Luxury travel buyers from around the world gathered at the Conrad London St James hotel for a bespoke business networking event organised by Connections Events. Rose Dykins reports
Connections’ first white-label event showcased two travel suppliers – the five-star Conrad London St James hotel and HL Adventure, a bespoke Icelandic tour operator.
Utilising the Connections format of focused business meetings based around memorable experiences, buyers and representatives from the two host suppliers met while trying out Conrad London St James’s Stay Inspired 1/3/5 programme.
The event culminated in a five-course Icelandic-themed dinner, supported by HL Adventure and created by the Conrad London St James.
‘How about ladies’ bootmaking?’
Offering travellers a luxury experience need not break the bank, according to staff at the Conrad London St James.
“Simple luxury costs nothing, because it’s about emotion,” said sales director Delia Monfrecola.
Conrad’s Stay Inspired 1/3/5 destination experiences offer guests authentic local experiences that last one, three or five hours.
“Most of the 1/3/5 experiences are complimentary for guests,” said Monfrecola. “1/3/5 is not something we are doing to make money. It’s something that we hope will be the starting point of a guest’s journey in London.”
Hotel manager Simon Drake explained how the 1/3/5 experiences originated.
“We started with our director of inspiration at Conrad’s head office in the US,” he said. “They went across all of the properties in the Conrad portfolio and picked 10 to 15 unique experiences for each hotel.
“We also did an internal competition where we asked staff from every department in the Conrad London St James what their families liked to do when they visited London, and we had a number of unique experiences come back that most Brits wouldn’t think of doing.”
He added: “Most concierges would say ‘Buckingham Palace is that way, and have you been on the Big Bus Tour?’
“Nobody says: ‘Do you fancy ladies’ bootmaking this afternoon? Or do you want to try the best coffee in London – it’s a tiny little cafe in Brixton, where the owner roasts coffee beans in his cellar?’
“Our 1/3/5 experiences came from our staff being creative and thinking outside of the box.”
Iceland’s HL Adventure says ‘money can’t buy a unique landscape’
Luxury travellers account for an increasingly large share of the market for adventure operators in extreme landscapes.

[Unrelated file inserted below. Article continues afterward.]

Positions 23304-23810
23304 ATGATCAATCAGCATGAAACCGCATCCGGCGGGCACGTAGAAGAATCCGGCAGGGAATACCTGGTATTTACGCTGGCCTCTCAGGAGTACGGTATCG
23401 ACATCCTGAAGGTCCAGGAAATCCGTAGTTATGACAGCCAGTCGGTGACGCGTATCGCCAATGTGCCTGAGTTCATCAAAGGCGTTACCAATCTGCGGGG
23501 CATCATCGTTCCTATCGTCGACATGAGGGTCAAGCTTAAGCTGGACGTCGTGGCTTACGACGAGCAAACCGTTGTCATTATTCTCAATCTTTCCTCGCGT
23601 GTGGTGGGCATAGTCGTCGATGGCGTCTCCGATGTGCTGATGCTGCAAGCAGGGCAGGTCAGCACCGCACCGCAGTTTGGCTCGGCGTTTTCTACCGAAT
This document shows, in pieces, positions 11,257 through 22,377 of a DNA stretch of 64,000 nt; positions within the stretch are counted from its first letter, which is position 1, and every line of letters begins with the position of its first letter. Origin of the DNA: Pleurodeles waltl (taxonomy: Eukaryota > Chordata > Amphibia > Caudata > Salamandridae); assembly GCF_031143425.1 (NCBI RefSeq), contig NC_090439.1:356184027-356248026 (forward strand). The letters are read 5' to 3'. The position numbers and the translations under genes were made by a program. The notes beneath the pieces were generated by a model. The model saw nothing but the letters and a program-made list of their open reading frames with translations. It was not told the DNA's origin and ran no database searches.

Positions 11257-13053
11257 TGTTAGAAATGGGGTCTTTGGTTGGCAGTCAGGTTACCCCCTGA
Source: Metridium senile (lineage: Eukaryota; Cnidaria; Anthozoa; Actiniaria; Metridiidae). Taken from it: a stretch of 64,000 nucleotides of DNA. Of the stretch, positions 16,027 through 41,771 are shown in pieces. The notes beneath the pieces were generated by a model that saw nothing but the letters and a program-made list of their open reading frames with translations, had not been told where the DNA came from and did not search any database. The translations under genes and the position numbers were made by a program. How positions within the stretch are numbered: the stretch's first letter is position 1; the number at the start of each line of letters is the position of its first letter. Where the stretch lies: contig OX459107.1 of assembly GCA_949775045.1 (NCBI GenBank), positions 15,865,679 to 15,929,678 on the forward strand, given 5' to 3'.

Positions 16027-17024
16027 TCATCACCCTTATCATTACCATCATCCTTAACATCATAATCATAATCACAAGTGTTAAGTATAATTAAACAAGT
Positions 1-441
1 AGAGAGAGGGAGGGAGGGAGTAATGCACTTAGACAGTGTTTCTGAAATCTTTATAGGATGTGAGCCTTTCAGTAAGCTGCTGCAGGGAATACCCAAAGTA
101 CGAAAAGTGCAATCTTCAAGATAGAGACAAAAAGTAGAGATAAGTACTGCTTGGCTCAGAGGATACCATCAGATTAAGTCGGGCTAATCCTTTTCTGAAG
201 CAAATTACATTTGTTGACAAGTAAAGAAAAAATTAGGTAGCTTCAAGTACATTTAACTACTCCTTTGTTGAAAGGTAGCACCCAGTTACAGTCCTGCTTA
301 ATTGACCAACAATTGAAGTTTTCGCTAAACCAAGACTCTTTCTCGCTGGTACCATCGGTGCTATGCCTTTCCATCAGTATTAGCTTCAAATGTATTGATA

Jon Olafur Magnusson, owner of bespoke Icelandic tour operator HL Adventure, said: “Most of our business came from the Mice sector until a few years back. We understood we were handling high-end FITs [fully independent travellers] without knowing it. We’d be doing an incentive for a corporate group, and the chief executive would ask if we could take care of their family on a private trip. So, five years ago, we started to promote ourselves as a DMC for not only Mice but also FITs.”
Magnusson admitted Iceland’s lack of luxury accommodation was a challenge, but said: “We decided to find our own way to make five-star accommodation by finding old farms and private properties where we added our personal touches.”
He added: “A unique landscape is something money cannot buy. We believe that for the new way of luxury travel, the guest needs to go home with a story to tell.”
Top hotels ‘gain from a fresh pair of eyes’
Selecting staff from outside the hotel industry and giving them ‘ownership’ is key to product innovation and retaining young talent, according to Simon Drake, hotel manager of the Conrad London St James.
“Youngsters nowadays have a lot of choice,” he said. “What we do is provide something different for them. So we give them a lot of ownership. On week one, we say: ‘Welcome to the business; you’ve got a fresh pair of eyes, here’s your project and if it’s successful, we’ll implement it into our business.’”
At a time when Brexit could have a huge impact on the British hospitality sector– workers from the EU make up 15% of the national workforce, according to the British Hospitality Association – Drake spoke about one of his resources for finding local, young workers.
“We are now one of the largest employers of the Prince’s Trust’s successful students in London, and 10% of our workforce came through the charity,” he said.
“These are kids aged 16‑20 who’ve come from disadvantaged backgrounds. All of them are Brits; a lot are from south London. Some 80% of the bar and floor staff have come from the Prince’s Trust alone.
“We try to take people that have never necessarily had a pre‑conceived idea of what a hotel is, and we give them the tools and knowledge to create a life for themselves as well as creating experiences for guests.”
This is a community-moderated forum.
All post are the individual views of the respective commenter and are not the expressed views of Travel Weekly.
By posting your comments you agree to accept our Terms & Conditions.